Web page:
Sugar beet factory purchase by Ipswich Council comes under fire – but inquiries take off
PUBLISHED: 12:28 16 December 2014 | UPDATED: 12:28 16 December 2014
Ipswich council is believed to have spent about £10 million on buying the former sugar beet factory site at Sproughton.
And it is thought it could cost another £8 million to complete necessary infrastructure work on the site – clearing contamination, building roads and installing utilities.
However borough leader David Ellesmere said there has been a great deal of interest in the beet factory site since its purchase was revealed last week.
The site is in Babergh District, just outside the borough, but has good links to the A14 and there is the potential of building a rail link into the main line.
Mr Ellesmere said: “I’ve had phone calls from businesses keen to talk about moving to the site – they started coming in on the day the article was published.”
The cost of the purchase remains confidential, but within the property community of Ipswich it is understood that the borough paid about £10 million for the site.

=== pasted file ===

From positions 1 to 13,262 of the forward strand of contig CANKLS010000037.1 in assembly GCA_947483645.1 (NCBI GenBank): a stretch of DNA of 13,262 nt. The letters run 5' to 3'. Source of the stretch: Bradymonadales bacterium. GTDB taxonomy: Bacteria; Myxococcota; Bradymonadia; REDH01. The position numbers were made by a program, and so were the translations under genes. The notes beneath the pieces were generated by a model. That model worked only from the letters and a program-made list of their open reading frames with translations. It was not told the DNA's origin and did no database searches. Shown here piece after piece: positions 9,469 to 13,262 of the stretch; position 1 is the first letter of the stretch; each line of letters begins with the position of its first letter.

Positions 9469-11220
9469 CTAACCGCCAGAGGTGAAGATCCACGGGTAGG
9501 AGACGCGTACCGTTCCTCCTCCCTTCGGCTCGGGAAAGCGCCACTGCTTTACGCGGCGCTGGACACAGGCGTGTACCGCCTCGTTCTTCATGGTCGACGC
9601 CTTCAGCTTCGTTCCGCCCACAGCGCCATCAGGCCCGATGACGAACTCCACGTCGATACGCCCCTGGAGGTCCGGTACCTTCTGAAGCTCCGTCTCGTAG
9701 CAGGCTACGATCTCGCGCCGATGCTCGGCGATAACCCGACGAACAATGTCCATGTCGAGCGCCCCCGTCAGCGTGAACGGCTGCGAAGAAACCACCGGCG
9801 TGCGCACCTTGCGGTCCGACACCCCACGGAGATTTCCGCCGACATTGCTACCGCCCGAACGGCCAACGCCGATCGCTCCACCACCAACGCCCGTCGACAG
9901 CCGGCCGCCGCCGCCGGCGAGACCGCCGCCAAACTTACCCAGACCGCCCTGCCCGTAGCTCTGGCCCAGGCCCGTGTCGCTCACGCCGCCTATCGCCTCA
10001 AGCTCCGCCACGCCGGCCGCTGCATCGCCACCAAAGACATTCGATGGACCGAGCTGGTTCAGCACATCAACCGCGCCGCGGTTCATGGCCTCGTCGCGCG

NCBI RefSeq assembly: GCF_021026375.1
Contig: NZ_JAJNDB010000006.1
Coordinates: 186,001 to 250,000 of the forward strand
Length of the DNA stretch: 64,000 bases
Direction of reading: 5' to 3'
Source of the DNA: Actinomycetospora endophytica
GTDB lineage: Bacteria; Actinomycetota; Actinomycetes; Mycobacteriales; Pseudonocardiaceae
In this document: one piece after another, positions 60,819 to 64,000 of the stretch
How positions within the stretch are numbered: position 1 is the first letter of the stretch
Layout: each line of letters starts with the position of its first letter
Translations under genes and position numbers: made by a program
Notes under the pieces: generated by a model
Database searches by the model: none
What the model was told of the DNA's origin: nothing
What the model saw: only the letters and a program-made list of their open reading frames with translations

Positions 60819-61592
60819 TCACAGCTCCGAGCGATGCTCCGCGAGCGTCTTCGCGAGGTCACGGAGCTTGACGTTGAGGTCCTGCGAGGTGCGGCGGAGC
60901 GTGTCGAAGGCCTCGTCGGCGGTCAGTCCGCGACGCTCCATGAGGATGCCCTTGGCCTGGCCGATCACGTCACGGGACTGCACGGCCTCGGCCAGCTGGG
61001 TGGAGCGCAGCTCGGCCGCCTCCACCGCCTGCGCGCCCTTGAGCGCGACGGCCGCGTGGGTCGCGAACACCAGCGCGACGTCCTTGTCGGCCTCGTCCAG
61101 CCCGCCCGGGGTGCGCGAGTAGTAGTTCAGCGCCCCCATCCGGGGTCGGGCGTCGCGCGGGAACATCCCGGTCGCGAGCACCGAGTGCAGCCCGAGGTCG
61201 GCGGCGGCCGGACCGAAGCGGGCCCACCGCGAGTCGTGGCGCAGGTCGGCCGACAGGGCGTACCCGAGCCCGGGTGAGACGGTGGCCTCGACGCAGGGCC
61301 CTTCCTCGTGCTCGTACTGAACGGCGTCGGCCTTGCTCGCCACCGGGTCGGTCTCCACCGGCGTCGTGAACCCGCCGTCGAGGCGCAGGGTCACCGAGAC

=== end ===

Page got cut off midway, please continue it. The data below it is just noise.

Mr Ellesmere said that the fact the borough was buying the site meant it did not need to be all developed at once.
He said: “If a private developer tries to do something with the site, they need a large ‘anchor tenant’ before any infrastructure work can be carried out.
“We can go ahead and do the infrastructure work on part of the site which makes that attractive for tenants who want to move straight in.”
The council’s purchase of the beet factory site continues to come under attack from opposition Conservative councillors.
Opposition leader Nadia Cenci felt the borough had paid too much for the site – and there was no guarantee that the authority, and council taxpayers, would get their money back.
Conservatives believe that with the upturn in the economy, the site would soon have been attractive to a private sector developer.
She said: “This is going to cost a great deal of money servicing the debt to purchase and develop the site and while we may get that back there is no guarantee of that.”
There is scepticism about the Labour administration’s claim that it acted to ensure Babergh Council does not give permission for the construction of a retail park which could threaten the town centre.
Ipswich Central chief executive Paul Clement said that in the current economic climate there was no demand for new retail parks.
And Ms Cenci said: “The kind of retailers who might go there would not be interested in the town centre anyway, and I don’t think that would be a threat – but there’s no real prospect of that happening anyway.”